Returning to Kalamaja, the border that separates it from Pelgulinn, demarcated by the goods rail line to Kopli, host what is really the hub of this new revival – the so called bohemian quarter. This comprises three of the hippest restaurants in town, Kukeke, run by the same people who are behind the successful Komeet restaurant in the Solaris centre, F-Hoone (literally ‘building F’) which are both in former light industrial buildings, and the more established Boheem cafe close to the station.

Other good quality refreshment outlets abound, and we have to mention the nearby Asian Cafe  on Kopli 4c close to the central train station, which offers tasty Indian, Chinese and Thai-style food for those in a hurry and at good prices.

Moreover this area is set to be the new alternative theatreland, with a theatre accomodating a good couple of hundred seats slated for construction next year.

Lastly, this effect may well spread Northwards throughout the Kopli peninsular (see map 1) over the longer term. The Kopli peninsular, once the site of aristocratic hunting forests, today displays very mixed use, with various commercial docks including the Bekker port, the HQ of BLRT, a shipbuilding company, plenty of old wooden workers cottages, office space, parkland and the magnificent Estonian Maritime Academy building. Beyond this at the tip of the peninsular lies the Paljassaare nature reserve, which is excellent for birdwatching and its natural environment in general, all year round.

Rough per square metre price of districts

As regards prices, a rough breakdown for average buying prices of the districts mentioned is as follows:

Old Town: 2 000 – 3 000 Euros/Square metre.

Kesklinn (excluding Old Town), Kadriorg: 1 800 Euros/Square metre.

Kristiine: 1 300 Euros/Square metre.

Kalamaja, Pelgulinn: 1 100 Euros/Square metre.

Kopli: 800 Euros/Square metre.

Naturally these are just ballpark figures at the time of writing and prices will vary with street, type of building, state of refurbishment etc.

As a rule of thumb, rentals will be at least 10 Euros/Square metre in the Old Town (and somewhat more than that for well-appointed properties) falling to around 6 or 7 Euros/Square metre further from the centre.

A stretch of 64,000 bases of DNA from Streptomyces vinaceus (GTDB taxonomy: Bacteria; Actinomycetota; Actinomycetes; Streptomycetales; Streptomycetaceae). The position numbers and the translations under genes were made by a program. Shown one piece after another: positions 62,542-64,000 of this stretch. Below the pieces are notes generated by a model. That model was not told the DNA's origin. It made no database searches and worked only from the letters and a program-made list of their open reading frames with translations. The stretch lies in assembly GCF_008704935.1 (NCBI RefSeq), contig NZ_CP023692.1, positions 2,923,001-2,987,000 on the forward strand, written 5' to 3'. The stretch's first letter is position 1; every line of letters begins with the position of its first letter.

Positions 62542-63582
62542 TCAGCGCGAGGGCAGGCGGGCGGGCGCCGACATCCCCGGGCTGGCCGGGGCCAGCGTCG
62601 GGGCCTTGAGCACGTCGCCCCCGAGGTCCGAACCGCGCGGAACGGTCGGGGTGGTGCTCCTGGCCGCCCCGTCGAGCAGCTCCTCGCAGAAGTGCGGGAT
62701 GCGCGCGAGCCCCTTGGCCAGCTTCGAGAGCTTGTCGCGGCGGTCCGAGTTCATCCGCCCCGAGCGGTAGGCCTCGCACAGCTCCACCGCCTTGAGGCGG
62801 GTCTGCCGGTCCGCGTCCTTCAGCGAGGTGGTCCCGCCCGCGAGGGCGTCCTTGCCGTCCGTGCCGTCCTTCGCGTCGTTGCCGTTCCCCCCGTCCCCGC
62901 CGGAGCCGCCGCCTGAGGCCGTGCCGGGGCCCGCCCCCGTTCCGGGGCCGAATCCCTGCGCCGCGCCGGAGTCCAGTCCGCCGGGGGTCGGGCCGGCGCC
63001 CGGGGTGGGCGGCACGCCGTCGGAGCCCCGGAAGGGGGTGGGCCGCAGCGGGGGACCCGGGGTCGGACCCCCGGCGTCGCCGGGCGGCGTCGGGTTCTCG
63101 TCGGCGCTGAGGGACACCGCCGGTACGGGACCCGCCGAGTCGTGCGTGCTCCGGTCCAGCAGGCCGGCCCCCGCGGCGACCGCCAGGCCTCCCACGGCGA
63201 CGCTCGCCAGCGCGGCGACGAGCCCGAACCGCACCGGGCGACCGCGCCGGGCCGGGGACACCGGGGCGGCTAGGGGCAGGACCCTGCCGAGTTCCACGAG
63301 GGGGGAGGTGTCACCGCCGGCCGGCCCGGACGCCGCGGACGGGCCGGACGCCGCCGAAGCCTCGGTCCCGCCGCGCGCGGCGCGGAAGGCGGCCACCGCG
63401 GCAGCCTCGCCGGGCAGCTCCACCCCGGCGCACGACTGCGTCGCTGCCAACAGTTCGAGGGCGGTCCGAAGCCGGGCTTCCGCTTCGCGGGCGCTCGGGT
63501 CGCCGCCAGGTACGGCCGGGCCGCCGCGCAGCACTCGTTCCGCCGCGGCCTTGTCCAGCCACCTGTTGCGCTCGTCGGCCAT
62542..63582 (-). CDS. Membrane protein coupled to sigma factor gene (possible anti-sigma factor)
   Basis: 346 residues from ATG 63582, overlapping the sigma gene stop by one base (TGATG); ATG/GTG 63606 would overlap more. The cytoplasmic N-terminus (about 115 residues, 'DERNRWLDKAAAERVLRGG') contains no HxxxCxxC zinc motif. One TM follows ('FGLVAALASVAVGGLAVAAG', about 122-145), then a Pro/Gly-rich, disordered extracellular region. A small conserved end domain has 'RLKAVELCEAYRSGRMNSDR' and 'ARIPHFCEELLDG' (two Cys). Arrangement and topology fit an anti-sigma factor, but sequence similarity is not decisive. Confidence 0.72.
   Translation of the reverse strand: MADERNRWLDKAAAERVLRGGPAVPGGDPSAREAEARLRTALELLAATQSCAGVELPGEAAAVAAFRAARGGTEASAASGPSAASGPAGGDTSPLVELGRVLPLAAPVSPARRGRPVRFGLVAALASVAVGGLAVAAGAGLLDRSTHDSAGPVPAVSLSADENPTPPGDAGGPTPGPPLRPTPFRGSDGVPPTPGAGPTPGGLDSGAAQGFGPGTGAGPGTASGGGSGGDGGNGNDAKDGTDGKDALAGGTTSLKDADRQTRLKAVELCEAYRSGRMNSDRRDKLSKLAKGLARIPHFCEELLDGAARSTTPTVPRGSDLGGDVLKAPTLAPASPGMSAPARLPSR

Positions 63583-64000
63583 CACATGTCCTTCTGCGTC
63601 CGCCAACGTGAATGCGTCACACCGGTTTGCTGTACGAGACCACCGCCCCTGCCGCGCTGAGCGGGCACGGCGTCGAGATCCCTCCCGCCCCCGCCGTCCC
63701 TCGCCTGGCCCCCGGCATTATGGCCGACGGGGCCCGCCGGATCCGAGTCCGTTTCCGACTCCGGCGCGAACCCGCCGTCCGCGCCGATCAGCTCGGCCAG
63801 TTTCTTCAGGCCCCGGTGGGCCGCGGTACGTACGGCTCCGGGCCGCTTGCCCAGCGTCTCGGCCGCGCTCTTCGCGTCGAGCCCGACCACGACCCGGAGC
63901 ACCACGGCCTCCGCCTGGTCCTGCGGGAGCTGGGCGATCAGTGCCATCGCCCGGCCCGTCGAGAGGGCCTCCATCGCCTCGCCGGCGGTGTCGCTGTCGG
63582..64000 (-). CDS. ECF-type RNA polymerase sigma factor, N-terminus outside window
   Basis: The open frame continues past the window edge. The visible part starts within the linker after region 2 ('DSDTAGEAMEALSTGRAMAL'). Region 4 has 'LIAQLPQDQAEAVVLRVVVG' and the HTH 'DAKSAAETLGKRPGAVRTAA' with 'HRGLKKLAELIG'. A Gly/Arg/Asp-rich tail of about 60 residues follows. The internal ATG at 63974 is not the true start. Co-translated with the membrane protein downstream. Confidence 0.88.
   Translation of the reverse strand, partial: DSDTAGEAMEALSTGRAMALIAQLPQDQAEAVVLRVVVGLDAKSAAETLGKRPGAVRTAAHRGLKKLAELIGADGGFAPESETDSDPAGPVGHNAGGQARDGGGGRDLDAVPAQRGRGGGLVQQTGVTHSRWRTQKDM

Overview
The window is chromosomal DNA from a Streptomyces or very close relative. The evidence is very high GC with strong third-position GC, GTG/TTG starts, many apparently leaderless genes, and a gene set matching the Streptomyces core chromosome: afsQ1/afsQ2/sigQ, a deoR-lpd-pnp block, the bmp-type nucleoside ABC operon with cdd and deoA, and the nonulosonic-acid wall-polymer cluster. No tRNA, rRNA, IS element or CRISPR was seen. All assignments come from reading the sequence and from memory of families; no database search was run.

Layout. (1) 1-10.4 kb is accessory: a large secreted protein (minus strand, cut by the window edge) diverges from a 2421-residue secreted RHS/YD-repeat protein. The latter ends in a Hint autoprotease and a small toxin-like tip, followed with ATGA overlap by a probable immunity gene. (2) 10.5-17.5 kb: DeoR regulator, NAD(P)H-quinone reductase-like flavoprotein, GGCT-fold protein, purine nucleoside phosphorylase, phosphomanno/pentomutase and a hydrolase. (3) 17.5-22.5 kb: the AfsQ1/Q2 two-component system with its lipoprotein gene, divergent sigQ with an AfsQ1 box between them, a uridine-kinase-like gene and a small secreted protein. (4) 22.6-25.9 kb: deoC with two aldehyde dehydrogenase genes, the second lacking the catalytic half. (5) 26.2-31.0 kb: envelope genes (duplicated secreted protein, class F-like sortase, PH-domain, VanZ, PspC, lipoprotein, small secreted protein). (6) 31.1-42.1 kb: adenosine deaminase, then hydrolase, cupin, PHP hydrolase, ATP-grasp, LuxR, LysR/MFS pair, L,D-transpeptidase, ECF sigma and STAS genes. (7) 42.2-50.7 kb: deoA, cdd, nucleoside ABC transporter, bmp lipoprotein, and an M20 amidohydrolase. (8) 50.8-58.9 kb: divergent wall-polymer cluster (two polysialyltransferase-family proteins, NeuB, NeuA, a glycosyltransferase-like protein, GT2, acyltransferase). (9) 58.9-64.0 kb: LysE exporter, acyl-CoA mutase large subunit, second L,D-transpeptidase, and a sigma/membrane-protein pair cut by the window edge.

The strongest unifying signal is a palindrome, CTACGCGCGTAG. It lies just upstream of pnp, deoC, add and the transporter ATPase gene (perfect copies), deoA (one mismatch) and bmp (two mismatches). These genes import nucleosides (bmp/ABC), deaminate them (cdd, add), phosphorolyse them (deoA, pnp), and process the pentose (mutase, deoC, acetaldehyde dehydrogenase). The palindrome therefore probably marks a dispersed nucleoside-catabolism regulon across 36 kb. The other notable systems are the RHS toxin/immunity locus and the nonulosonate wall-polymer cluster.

We hope that this gives a good overview of the state of play with the districts in central Tallinn to watch out for; naturally we welcome your questions, comments and feedback!

 

Maps (click to enlarge).

 

Map 1: Area to Northwest of Central  Tallinn,

including Kalamaja and Kopli peninsular.

 

 

Map 2: Old Town (Vanalinn), City Centre,

Pelgulinn and Kristiine (Lillekülla).

 

 

 

 

 

 

 

 

Map 3: Tallinn City.

 

 

 

 

 

 

Goodson & Red Tallinn Property Consultancy is a premier real estate service in Estonia, specialising in residential and commercial Tallinn real estate, with a strong focus on consultancy services for overseas property investors in Estonia. Our recent media accolades include mentions in both the UK quality newspaper the Daily Telegraph, and the New York Times.

 

 

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Increase In Number Of Houses On The Property Market In Estonia

According to Tõnu Toompark on his adaur blog, although the kv.ee index* of property prices in Estonia has seen only scant changes over the past year (a 0.98 per cent y-o-y fall to June 2012) this does not tell the whole story as regards the market here.

For one thing, the index has been fairly stable over the past couple of years (the index is based on asking prices rather than transaction prices**) which means that vendors have not had unrealistic expectations. On the other hand, transaction prices (which are naturally lower than asking prices) have at least in some areas been creeping up towards the levels of asking prices, which has led to a quite active property market over the last few quarters, writes Tõnu.

One area where the statistics bear this out is in the number of houses which have appeared on the market recently – 409 in the year to June 2012. Now, 409 may not sound like a lot of items, but it is worth taking a look at the number of houses on the market at any one time. At the time of writing (13.00 on 25th July) there were, on the kv.ee portal itself, 14 516 apartments for sale in the whole of Estonia (5 646 in Tallinn) as against 8 000 houses (621 in Tallinn). In other words the property market in Estonia, and in Tallinn in particular, is dominated by apartments. The city24.ee portal paints a similar picture, with 14 115 apartments for sale across Estonia versus 6 101 houses.

It needs to be pointed out here that the two portals’ statistics are likely to represent a figure for items on the market which is higher than the actual figure (due in part to the same property being listed by multiple agents and so counted more than once, or ‘dead’ properties which have been listed for several years); nonetheless Tõnu cites 5 654 houses being on the market in Estonia in June 2012.

This increase in supply of houses on the market has not been uniform throughout the country, although in all but two counties (Maakond) in Estonia, there have been increases, some of them substantial. For example in the county of Läänemaa there was a 58 per cent increase in numbers of houses on the market, according to Tõnu’s data.

The two exceptions were Viljandimaa which saw a -24 per cent fall in supply, and Lääne-Virumaa which saw a -6 per cent fall (there are 15 counties in Estonia).

In addition to that, no data was available for changes in supply of houses in Põlvamaa (though only 15 houses were listed as for sale in June 2012 here).